Internal U.S. small business watchdog launches inquiry into duplicate pandemic loans

FILE PHOTO: U.S. Rep. James Clyburn (D-SC) talks to reporters ahead of a vote in the U.S. House of Representatives on a coronavirus economic aid package on Capitol Hill in Washington, U.S., March 13, 2020. REUTERS/Yuri Gripas

WASHINGTON (Reuters) - The U.S. Small Business Administration’s internal watchdog has launched an inquiry into a technical glitch that led many small businesses to receive duplicate loans through a high-profile federal coronavirus aid program.

A spokesman for the SBA Office of the Inspector General confirmed that the office has begun a review of the issue, which Reuters reported last month may have led to hundreds of millions of dollars in duplicate loans being approved under the $660 billion Paycheck Protection Program (PPP).

The review comes after U.S. Representative James Clyburn, a South Carolina Democrat who is chairman of the Select Subcommittee on the Coronavirus Crisis, pressed the SBA watchdog in a letter to investigate the issue, citing the Reuters report.

The duplicate loan issue may have created “significant opportunities” for fraud and potentially wasted more than $100 million in taxpayer dollars, Clyburn said in the June 23 letter addressed to SBA Inspector General Hannibal “Mike” Ware. He said it was “critical” to probe the issue as soon as possible.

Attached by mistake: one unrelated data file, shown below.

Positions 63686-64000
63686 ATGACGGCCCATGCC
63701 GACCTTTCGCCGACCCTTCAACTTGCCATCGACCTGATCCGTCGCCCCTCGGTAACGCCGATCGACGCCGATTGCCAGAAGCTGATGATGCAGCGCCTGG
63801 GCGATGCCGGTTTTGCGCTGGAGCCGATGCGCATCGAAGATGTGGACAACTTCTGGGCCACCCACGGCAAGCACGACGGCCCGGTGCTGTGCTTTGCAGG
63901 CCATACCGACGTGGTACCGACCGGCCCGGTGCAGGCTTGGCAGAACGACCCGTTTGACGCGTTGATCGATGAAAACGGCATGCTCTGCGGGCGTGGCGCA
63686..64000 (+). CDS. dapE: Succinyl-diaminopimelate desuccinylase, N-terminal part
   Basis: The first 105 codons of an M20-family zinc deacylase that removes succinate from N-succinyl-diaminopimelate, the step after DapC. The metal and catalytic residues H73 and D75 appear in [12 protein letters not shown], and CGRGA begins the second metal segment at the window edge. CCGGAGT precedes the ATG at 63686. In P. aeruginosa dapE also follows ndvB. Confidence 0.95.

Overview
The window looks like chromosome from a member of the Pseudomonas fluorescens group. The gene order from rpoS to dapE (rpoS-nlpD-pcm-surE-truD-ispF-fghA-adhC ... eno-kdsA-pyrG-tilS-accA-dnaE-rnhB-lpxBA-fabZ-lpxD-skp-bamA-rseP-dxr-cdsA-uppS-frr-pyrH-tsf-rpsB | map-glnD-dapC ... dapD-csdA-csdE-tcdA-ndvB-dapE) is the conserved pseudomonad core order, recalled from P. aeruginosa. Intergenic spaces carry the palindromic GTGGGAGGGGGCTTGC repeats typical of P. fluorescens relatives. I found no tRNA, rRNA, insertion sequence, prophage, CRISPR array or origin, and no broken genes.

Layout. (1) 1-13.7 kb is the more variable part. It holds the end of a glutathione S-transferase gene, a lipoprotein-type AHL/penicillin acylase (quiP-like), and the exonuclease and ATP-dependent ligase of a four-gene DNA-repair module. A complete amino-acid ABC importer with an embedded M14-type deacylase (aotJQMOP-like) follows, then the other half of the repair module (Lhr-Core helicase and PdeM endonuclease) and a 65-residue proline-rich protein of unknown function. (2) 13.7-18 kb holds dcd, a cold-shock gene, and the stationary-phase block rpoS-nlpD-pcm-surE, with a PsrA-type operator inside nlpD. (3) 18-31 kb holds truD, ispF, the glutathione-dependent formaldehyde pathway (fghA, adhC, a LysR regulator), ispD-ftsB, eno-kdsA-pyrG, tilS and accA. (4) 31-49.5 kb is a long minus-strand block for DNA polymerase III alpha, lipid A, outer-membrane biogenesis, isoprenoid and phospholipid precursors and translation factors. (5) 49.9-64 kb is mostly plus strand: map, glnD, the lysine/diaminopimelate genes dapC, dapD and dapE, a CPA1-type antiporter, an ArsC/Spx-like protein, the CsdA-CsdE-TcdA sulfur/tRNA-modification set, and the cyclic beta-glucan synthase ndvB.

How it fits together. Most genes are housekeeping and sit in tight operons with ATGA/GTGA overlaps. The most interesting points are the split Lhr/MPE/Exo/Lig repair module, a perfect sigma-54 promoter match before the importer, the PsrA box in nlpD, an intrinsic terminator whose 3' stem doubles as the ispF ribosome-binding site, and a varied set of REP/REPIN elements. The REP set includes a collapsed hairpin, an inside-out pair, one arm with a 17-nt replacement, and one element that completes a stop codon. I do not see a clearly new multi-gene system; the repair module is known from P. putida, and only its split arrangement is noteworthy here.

Representatives of the SBA did not respond immediately to a request for comment on Tuesday.

The SBA launched the program on April 3 to help keep workers at struggling businesses employed. In the race to get funds out the door, the program encountered paperwork, technology and fairness issues.

In the case of the duplicate loan approvals, a blind spot in SBA’s loan processing system failed to catch when some borrowers submitted applications multiple times, typically through different lenders, Reuters reported.

Lenders are still grappling with unwinding duplicate loans across several banks and retrieving the cash where those loans have been deposited, according to one person with direct knowledge of the matter.

The government has said it will only guarantee one loan per borrower, which means lenders, rather than the taxpayer, are likely to be on the hook for the error.

Reporting by Chris Prentice in Washington; Additional reporting by Pete Schroeder in Washington; Editing by Michelle Price and Matthew Lewis